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removing the haze from aerial photos

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  • removing the haze from aerial photos

    Does anyone have any suggestions for removing the haze from aerial photos? The only day the photographer could go up in the airplane, the temperature was about 95 degrees with 90% humidity. This was at 8:00 in the morning! Needless to say, there is quite a bit of haze in the shots. I have tried selecting the blue channel, and replacing it with a corrected blue channel, but it still was hazy. Using PS 7 on windows 2000.

    Thanks in advance!

    Becky

  • #2
    Can we see an example?
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    • #3
      Becky,

      Welcome to RetouchPro! It would help to see an example, but I think I know what you are talking about, since my husband came home from the Philippines with some arial shots of Mt. Pinatubo that were washed out because of haze. My immediate reaction was, "Gee - would have been nice if you'd had a polarizer filter when you took the pics." So, I went looking for a PS filter that would act as a polarizing filter after the fact. As it turns out, what I found helped some, but weren't perfect. But, in the hopes that it might help you, here's what I found:

      Free action at:
      http://www.digitalsecrets.net/secrets/polarizer.html

      Nik Color Efex Pro! Photo Design Set (free demo; $99.95 to buy):
      http://www.nikmultimedia.com/usa/pro...esignset.shtml

      I have a vague memory that I had a third reference, but I can't seem to find it. Sorry.

      Also, if things look really washed out, you might try duplicating the layer and changing the blend mode to multiply (adjust opacity as needed).

      Good luck! (And if you are able to attach an image, I might have some more ideas after looking at it.)

      Jeanie

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      • #4
        Thanks for the welcome, Jeaniesa.

        Here are a couple of samples.

        http://www.ksu.edu/ksuphoto/hazy.htm

        I will try your suggestions also.

        Thanks!

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        • #5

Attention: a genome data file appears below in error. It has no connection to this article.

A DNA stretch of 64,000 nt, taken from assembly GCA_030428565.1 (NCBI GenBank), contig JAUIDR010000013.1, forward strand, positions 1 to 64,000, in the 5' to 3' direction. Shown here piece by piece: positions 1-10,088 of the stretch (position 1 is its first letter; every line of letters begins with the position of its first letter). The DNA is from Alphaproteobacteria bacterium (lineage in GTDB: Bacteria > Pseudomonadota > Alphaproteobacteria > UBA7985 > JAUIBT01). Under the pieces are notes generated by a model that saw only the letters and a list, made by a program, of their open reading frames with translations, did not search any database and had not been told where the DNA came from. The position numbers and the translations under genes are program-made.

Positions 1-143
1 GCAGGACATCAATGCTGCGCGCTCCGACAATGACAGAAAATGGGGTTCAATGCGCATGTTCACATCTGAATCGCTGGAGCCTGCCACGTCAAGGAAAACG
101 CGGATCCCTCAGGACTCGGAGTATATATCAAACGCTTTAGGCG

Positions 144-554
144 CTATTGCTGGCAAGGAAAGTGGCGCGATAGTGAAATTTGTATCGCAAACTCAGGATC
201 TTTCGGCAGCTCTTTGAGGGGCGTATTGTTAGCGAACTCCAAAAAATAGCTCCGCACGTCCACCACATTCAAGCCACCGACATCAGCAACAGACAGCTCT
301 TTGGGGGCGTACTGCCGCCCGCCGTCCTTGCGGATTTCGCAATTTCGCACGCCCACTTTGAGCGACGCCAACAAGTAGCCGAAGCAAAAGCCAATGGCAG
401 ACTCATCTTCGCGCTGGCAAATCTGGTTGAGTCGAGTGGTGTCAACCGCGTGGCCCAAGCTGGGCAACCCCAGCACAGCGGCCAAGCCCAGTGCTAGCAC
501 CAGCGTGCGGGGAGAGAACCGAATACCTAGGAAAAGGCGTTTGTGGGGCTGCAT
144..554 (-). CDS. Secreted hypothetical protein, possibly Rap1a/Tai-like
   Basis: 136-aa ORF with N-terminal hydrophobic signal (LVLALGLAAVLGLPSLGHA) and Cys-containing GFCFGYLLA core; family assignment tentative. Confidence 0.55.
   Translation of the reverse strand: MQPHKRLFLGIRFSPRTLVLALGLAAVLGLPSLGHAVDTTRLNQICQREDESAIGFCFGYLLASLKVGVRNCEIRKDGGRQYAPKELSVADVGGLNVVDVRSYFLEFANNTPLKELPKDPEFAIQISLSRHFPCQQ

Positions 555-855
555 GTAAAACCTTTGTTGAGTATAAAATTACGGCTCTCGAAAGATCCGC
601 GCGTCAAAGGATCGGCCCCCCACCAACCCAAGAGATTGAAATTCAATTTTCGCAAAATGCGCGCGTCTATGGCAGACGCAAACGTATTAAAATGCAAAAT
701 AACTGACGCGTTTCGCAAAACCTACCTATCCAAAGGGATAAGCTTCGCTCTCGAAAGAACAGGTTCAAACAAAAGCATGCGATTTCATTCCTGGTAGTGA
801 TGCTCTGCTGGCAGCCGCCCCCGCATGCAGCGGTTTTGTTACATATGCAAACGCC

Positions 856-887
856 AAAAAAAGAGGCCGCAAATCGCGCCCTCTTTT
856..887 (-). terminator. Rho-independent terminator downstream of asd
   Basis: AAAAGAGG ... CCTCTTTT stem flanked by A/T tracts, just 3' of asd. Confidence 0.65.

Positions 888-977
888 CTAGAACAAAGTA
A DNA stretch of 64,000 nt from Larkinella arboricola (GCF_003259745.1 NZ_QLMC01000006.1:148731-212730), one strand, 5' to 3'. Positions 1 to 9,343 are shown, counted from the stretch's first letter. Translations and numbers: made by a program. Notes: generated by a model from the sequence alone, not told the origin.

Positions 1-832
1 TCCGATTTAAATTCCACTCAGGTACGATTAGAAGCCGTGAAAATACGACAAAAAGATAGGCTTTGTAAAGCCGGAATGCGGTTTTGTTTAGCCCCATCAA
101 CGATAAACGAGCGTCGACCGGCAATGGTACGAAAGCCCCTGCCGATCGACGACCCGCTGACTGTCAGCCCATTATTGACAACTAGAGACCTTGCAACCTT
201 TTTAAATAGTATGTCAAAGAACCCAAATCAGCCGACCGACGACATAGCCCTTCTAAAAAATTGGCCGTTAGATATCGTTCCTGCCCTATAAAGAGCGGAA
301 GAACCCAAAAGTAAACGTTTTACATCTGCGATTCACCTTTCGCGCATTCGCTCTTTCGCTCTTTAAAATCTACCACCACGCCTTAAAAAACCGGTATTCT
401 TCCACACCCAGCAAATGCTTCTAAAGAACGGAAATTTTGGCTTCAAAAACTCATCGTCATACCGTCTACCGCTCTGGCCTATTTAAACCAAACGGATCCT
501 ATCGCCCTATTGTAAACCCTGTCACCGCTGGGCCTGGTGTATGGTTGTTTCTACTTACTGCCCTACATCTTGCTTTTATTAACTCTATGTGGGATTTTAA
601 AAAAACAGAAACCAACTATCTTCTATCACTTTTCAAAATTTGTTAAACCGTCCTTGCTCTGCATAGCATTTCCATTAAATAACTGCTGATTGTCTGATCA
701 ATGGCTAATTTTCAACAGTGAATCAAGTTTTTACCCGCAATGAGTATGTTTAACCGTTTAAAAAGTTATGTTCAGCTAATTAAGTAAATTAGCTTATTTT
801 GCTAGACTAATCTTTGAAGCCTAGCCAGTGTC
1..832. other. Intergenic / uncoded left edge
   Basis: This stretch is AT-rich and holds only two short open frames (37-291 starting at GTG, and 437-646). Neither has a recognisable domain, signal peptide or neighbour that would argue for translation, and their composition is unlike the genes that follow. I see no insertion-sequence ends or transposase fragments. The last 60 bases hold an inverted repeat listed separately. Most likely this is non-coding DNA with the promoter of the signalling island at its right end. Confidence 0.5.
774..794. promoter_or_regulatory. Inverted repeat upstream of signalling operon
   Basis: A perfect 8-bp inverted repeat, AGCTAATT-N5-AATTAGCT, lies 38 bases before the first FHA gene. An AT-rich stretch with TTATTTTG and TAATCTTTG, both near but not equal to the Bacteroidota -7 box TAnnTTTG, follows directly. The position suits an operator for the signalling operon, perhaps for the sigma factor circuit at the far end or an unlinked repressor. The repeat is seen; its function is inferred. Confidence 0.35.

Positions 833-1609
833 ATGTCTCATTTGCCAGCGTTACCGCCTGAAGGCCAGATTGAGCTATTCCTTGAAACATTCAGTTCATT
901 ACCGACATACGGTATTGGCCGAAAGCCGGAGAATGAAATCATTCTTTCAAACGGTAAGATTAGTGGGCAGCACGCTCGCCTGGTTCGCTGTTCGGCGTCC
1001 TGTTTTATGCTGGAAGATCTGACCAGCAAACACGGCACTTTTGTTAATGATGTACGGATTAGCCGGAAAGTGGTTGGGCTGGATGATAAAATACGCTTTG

I had limited success apply a duplicate layer in multiply mode, then a curves layer with a gradient blend layer mask.
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          • #6
            Doug,

            I used the method you suggested, and put it pack on the web site. I used one layer, multiplied at 100% with the gradient mask going from bottom to top. The gradient was 50% gray to 100 % white. Then made duplicate layer of that, set to multipliy at 19% with gradient from bottom to top, 100% black to 100% white to darken the top more without adding anymore contrast to the trees at the bottom.
            That seems to work pretty good, but we are hoping that the photographer can go back up on a less hazy day!

            Thanks for you help.

            Becky

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            • #7
              That actually looks better than the one I did
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              • #8
                You seem to have figured things out pretty well Becky. I don't think I can improve on what you've done!

                Jeanie

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                • #9
                  Becky

                  Hi and welcome to RP!

                  For your "hazy" picture, after correcting the colour using the Curves, I did exactly what Doug did but I repeated it several times applying the gradient to strategic points of the mask.